Courtesy of BB we learn of the latest impediment to law enforcement officers’ efforts to get home safely at the end of their shift…
Which news shouldn’t be as alarming as it’s probably supposed to sound. Buried deep, deep in the article we learn that that “4000 guns” figure – actually 4,170 – is for 2016, and is only a little higher than the 2015 figure. But still, you should panic! Call your congressvermin and yell real loud!
“These are people who shouldn’t have weapons in the first place, and it just takes one to do something that could have tragic consequences,” said David Chipman, a former ATF official who helped oversee the firearm retrieval program…
…and who, we only learn later, is now a “senior policy adviser” for the Gifford Law Center for Enhanced Victim Disarmament. Be afraid!
Okay, I have to concede in fairness that if I were – in some bizarro world – a bottom-rung ATF agent and that if I received an order to go retrieve a firearm from some smelly desert hermit because the FBI screwed up the background check on an otherwise legal purchase from a FFL, it’s very possible the mission would conclude with a report that I was unable to locate said hermit, or that we did meet and that he had already sold the firearm forward.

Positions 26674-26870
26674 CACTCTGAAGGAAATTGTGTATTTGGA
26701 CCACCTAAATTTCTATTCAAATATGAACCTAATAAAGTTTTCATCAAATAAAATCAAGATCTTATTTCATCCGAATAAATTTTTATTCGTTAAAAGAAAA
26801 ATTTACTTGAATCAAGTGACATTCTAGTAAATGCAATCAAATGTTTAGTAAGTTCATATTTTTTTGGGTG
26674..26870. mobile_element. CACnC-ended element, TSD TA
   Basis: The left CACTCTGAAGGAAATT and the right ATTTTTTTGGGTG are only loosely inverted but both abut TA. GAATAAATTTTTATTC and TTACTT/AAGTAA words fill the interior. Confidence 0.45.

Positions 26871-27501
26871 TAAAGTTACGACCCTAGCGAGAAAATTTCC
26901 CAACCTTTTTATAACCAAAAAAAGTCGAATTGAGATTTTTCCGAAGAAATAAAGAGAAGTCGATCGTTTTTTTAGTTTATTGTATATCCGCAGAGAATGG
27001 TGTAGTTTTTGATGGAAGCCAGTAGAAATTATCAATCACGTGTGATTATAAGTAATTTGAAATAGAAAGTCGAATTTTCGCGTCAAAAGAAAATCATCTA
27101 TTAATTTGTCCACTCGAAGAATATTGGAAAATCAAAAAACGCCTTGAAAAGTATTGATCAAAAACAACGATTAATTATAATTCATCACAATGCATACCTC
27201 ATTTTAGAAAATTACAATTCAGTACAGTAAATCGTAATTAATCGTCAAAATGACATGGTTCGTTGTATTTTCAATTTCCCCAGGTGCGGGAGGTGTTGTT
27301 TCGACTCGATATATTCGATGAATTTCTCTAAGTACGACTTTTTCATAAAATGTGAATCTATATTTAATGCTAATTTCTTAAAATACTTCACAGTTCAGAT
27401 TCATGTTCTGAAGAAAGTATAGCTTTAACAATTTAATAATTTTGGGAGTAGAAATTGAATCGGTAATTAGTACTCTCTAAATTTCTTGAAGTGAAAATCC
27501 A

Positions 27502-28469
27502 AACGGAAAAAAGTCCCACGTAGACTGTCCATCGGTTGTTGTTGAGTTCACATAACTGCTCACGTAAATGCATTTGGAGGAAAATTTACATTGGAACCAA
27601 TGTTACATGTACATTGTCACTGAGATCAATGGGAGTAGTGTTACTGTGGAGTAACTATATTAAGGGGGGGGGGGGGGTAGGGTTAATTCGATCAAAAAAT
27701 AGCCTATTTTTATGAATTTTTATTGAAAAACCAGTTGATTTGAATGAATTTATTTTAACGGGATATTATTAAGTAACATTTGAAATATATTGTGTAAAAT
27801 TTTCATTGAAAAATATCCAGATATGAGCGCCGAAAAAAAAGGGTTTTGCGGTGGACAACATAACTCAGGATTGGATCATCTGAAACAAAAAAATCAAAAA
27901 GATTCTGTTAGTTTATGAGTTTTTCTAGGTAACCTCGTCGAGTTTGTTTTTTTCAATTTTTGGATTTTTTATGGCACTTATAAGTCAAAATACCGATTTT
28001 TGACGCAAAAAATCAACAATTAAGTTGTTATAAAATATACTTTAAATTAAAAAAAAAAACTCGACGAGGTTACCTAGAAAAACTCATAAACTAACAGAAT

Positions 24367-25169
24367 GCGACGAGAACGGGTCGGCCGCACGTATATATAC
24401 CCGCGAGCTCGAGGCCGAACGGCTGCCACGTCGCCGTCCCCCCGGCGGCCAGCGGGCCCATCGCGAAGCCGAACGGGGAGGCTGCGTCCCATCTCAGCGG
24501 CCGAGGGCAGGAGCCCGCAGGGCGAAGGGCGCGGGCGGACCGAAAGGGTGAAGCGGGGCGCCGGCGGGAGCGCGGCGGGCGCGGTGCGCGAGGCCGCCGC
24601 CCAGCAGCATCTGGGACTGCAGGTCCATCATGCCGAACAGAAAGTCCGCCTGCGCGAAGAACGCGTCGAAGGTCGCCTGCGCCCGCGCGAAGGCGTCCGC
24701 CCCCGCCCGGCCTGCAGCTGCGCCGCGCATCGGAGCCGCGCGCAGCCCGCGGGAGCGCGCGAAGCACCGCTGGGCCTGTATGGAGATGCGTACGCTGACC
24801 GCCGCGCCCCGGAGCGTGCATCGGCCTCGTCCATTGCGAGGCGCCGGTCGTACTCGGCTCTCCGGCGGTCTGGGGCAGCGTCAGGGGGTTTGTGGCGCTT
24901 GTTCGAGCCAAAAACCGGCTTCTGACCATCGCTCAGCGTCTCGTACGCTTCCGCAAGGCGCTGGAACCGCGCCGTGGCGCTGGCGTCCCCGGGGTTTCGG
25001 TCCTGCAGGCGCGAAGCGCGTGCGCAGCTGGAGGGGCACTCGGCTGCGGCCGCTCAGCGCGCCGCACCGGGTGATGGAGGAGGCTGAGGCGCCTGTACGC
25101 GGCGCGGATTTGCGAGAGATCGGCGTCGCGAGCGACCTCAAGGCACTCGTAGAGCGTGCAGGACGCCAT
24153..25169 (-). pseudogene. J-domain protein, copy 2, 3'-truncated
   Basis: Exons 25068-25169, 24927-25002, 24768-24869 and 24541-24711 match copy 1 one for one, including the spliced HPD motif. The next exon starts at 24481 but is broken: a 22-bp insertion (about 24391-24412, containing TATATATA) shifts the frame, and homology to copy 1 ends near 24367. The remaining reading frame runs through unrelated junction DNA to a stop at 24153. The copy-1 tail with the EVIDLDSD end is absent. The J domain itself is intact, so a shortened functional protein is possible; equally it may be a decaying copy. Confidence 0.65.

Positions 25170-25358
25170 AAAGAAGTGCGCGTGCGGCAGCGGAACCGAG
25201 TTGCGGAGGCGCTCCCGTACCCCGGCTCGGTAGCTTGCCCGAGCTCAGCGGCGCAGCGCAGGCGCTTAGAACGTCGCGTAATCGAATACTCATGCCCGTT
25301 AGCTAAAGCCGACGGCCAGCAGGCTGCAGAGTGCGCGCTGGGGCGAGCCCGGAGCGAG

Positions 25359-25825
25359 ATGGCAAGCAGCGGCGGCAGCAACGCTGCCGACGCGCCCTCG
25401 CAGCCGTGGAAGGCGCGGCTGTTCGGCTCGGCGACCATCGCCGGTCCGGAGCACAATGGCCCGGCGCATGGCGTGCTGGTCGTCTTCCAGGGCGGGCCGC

Because are you kidding? There’s a lot of desert out there, and that guy probably owns a shovel, too.
The article mentions that such reports do occur. Overall the ATF declines to say just how many of those thousands of “retrieval requests” result in “retrieved” firearms. My guess is not many, but I’m often wrong about such things.